In a rising real estate market, it can be hard to tell the difference between a fair asking price and dream-on numbers. BrickUnderground periodically examines homes on the market for significantly more than their most recent sales price and, with the help of experts and the number crunchers at real estate listings and property data website Point2 Homes, we try to figure out why--or why not--the asking price is worth it.
Current asking price: $1.2 million
Previous sale price: $245,000
Difference: $955,000, or +390%
Listing date: April 19, 2014
Previous sale date: Sept. 18, 2013
Days since last sale: Seven months, one day
The developer who bought this three-story, 3,000-square-foot townhouse at 33 Aberdeen Street in Bushwick did a gut renovation--producing a pleasing combo of modern touches (stainless steel appliances, Caesarstone countertops and central HVAC) and historic details (exposed brick, a period staircase, crown moldings and mantels). The Flushing, N.Y.-based developer, Cadillac Homes, also replaced the vinyl siding on the exterior with a slate gray material that seems to be Bushwick’s answer to brownstone.
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The townhouse is made up of two apartments: an owner’s duplex on the upper two levels, with three bedrooms, 2.5 bathrooms, a parlor floor with an open plan living area and kitchen, plus a walk-out deck; and a two-bedroom on the lower level that could be rented out. It seems that the home used to have four bedrooms in the duplex and three bedrooms in the rental apartment, according to past listings, so the reno likely resulted in a more spacious feel.
But do the renovations justify the wild difference in price: $245,000 in September to $1.2 million earlier this month?
“Pricing is based on recent sales and market interest,” explains Adam Sikorski, a broker at the Corcoran Group who is listing 33 Aberdeen with his colleagues, mTkalla Keaton and Aaron Seawood. “Buyers see value in renovated, turnkey properties."
Sikorski makes the case as follows: fixer-uppers in Williamsburg are going for around $600 per square foot; turnkey condition places fetch up to $1,000 a foot. With that in mind, he says, $400 a foot for a turnkey townhouse five or six stops farther out on the L or J train to Bushwick "starts to make a lot of sense.” He says he just sold a smaller three-story, two-family home a couple of blocks away for the same price of $400 a square foot.
The market for Bushwick townhouses is "very, very competitive," says David Kazemi, a broker at Bond New York who’s so bullish on the neighborhood that he’s moving there from Greenpoint (his offer on a condo got accepted on Friday).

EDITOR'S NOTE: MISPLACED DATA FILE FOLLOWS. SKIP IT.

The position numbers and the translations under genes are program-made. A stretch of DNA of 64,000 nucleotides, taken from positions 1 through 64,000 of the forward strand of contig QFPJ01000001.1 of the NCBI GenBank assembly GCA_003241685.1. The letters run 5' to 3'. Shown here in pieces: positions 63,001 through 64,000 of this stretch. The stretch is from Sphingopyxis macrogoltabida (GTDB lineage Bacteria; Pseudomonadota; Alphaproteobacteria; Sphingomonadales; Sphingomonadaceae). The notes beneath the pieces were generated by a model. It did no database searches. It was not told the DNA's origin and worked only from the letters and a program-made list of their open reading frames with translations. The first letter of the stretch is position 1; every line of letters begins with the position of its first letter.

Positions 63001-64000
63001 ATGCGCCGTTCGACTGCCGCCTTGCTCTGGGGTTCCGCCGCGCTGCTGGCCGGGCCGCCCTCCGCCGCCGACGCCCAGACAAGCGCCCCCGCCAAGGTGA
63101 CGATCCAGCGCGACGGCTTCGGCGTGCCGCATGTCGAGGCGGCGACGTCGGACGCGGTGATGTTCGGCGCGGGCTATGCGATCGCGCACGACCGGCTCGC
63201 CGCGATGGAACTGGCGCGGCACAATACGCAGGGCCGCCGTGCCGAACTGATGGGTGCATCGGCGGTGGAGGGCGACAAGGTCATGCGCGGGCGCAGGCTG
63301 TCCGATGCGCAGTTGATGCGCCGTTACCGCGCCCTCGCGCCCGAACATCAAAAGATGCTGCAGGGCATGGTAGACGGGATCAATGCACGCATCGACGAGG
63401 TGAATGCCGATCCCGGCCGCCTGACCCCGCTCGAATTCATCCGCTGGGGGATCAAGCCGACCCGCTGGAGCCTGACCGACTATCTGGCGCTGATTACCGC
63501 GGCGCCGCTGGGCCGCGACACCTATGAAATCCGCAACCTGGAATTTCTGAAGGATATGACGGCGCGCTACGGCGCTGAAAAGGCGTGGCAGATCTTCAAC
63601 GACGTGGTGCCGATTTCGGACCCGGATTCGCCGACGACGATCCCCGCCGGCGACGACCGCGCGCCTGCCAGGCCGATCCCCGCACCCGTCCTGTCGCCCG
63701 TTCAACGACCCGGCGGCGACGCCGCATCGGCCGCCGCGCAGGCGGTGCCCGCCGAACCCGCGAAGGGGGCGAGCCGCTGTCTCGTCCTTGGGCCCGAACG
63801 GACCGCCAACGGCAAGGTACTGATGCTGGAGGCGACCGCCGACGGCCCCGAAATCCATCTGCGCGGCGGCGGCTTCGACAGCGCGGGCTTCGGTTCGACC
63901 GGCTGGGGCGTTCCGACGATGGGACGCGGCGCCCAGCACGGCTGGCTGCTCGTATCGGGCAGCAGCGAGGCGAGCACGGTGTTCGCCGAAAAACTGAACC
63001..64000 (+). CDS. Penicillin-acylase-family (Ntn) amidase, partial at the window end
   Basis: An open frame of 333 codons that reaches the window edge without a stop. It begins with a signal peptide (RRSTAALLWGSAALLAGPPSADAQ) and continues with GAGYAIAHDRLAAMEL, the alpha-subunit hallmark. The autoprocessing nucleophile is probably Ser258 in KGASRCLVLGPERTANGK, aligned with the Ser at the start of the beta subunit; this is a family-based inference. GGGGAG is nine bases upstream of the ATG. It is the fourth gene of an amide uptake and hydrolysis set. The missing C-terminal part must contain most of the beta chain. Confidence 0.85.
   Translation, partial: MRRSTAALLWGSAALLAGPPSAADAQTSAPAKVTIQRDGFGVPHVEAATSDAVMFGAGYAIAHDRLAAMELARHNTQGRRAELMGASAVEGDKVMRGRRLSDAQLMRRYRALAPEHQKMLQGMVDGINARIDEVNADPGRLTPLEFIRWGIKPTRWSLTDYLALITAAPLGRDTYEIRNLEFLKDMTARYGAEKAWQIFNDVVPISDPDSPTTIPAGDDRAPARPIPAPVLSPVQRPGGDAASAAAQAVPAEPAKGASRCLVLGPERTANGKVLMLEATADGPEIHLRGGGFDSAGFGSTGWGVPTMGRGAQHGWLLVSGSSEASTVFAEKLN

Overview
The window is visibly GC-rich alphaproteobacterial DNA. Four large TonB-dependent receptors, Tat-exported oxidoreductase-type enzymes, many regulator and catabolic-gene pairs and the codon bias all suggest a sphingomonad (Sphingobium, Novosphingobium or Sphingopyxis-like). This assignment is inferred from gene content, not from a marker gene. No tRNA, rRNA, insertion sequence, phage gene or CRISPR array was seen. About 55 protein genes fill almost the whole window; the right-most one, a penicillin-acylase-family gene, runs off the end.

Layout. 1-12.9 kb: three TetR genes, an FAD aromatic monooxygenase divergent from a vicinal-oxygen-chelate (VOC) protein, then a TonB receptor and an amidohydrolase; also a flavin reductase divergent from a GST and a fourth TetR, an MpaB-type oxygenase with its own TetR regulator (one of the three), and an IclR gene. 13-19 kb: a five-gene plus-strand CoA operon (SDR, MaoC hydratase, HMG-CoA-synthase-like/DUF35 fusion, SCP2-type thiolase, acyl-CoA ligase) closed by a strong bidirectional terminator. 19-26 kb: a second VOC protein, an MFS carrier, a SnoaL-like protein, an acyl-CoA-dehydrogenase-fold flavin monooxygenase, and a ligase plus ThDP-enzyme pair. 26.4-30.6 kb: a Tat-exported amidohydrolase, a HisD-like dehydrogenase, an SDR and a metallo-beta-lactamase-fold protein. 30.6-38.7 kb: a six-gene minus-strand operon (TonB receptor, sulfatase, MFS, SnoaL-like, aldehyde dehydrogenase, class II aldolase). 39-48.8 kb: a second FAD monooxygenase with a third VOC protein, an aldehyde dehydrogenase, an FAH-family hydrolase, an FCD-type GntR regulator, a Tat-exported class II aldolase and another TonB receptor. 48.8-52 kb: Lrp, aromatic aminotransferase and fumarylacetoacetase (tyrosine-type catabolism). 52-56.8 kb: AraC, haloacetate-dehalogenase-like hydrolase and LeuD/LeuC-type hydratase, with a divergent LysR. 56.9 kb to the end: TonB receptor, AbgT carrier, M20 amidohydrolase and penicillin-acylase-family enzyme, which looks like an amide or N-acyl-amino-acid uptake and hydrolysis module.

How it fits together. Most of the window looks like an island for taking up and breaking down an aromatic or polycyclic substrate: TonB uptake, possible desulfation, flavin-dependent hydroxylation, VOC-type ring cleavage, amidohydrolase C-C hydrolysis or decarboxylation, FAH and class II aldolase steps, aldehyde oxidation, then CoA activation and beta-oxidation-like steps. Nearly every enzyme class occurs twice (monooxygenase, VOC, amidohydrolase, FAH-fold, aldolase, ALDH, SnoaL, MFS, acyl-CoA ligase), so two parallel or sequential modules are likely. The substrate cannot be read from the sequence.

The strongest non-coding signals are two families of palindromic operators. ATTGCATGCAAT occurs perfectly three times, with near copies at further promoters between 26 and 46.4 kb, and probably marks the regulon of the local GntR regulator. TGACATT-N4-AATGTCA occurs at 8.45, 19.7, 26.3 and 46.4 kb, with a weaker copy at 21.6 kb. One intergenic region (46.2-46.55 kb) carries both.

Only 16 of a comparable size to 33 Aberdeen are on the market, StreetEasy shows.
Some buyers are sniffing around Bushwick because they can no longer afford Williamsburg, where renovated houses now run about $2.3 million to $2.7 million, Kazemi says. “That’s an entirely different stratosphere of housing."
Looking back at sales from the first three months of this year, the average price of a one- to three-family home was a mere $575,000--less than half the asking price for 33 Aberdeen, according to Jonathan Miller, president of the appraisal firm Miller Samuel. The cheapest was $255,000 and the most expensive was $1.1 million.
"In both cases, it feels like you're an outlier," he says, meaning that both the purchase price and the asking price of 33 Aberdeen are outside the spectrum.
As far as homes on the market right now, the average asking price of a Bushwick townhouse that's 2,500 square feet or larger is $1.19 million, according to StreetEasy. But that includes homes much closer to Manhattan.
Indeed, buyers looking for a hipster hotspot may be sorely disappointed. The townhouse is in the less desirable southeast part of Bushwick, far away--at least for now--from the restaurants, shops and bars popping up closer to Williamsburg. Though the L train stop is about a block away, and the J, Z, A and C trains are a short walk, the house is 12 stops from Manhattan.
And what about that bargain-basement price of $245,000 that Cadillac Homes paid for the unrenovated towhouse? The previous owner bought the house for $390,000 in 2004, city property records show. She tried to sell it a couple of times in the intervening years—listing it for $525,000 in 2009 and $450,000 in 2011, according to StreetEasy. But it never sold.
Corcoran's Sikorski says he doesn’t know the circumstances of the eventual sale to Cadillac, but according to PropertyShark data, it looks like it might have been a short sale or a foreclosure: In May, the bank filed a lis pendens, which signals that an owner is behind on mortgage payments.